For the less imaginative among us, this method can be quite painful. But I think it’s helpful, especially as we look at the passage for today. 

Questions to Consider

So, let’s try to picture it: you’re on the boat (and not a super advanced ship like we have today, but one according to the 2000-years-ago technology they had back then). You are in the middle of a really big lake and in the midst of a seriously fierce storm. You are wet with seawater and in serious need of some Dramamine (one of the disciples is hurling over the side of the boat… he’s not so used to being on the water… maybe that would be you). The former fishermen among you have tried everything they know to do but are now at their wits end and are convinced you’re all facing certain death. There is really noting to be done but to bear down and wait for impact. Someone goes to get Jesus; maybe he’ll know what to tell us to do. Jesus comes up, maybe a bit groggy, turns to the stormy waters and says, “Chill out! Right now.” (Or at least that’s how I imagine it…) And even more ridiculous than His solution to the problem, is that the waters actually respond, like a shamed child headed to time out.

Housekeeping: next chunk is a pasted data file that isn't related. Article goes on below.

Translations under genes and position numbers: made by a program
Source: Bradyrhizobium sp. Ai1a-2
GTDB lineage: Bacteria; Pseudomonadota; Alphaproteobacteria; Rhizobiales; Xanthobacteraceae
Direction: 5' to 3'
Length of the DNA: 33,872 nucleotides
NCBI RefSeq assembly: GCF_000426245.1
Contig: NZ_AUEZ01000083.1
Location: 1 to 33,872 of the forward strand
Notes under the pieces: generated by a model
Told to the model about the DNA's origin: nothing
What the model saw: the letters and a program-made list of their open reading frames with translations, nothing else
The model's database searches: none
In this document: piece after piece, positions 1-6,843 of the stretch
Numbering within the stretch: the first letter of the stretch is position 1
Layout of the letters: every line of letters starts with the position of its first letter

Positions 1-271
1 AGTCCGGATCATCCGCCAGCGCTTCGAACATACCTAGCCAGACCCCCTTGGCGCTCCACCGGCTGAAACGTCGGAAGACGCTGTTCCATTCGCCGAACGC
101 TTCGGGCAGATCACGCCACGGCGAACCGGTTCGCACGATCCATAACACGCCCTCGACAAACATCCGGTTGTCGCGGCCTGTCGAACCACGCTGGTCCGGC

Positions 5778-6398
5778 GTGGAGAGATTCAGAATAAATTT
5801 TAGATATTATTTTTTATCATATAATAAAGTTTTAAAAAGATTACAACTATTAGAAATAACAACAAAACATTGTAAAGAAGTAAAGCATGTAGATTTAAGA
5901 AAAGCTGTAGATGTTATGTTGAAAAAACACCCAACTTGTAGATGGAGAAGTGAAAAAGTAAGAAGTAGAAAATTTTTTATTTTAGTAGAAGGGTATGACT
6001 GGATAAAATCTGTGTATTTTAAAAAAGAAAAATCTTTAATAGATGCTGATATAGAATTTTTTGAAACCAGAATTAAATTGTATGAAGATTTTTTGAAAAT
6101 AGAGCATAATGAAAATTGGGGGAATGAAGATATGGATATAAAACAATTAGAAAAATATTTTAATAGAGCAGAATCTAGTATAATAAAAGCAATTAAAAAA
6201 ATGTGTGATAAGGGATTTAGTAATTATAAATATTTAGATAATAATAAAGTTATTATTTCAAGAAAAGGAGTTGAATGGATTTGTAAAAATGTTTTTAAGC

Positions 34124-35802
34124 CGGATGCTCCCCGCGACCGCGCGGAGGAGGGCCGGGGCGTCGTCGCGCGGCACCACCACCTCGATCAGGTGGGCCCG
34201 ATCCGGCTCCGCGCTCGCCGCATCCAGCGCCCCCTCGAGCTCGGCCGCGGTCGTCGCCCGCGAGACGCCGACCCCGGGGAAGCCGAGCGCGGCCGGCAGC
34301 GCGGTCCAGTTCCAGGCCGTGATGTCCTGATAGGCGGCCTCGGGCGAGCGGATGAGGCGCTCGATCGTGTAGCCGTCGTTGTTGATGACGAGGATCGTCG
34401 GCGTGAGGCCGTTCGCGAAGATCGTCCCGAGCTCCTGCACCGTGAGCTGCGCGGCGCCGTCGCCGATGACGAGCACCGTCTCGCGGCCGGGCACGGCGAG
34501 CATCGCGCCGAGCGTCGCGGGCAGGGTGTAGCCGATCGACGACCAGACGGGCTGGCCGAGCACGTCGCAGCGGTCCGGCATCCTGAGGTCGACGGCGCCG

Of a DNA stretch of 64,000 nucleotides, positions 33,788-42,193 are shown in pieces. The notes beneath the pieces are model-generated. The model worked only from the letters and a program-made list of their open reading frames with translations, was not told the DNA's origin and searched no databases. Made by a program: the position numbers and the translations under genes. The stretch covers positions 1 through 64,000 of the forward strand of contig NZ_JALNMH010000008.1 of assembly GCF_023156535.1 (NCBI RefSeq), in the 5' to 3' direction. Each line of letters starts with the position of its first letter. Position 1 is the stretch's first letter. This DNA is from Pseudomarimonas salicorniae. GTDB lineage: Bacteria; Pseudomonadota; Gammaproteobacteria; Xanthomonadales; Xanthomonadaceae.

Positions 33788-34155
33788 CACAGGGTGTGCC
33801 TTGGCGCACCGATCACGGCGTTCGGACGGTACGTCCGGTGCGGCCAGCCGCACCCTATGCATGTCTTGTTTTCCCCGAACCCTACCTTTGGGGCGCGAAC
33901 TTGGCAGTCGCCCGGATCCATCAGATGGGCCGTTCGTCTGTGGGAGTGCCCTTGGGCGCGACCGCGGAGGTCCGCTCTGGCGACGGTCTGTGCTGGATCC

1. What must they have been thinking? 

2. What would you have thought? 

3. Spend some time mediating on the greatness of God.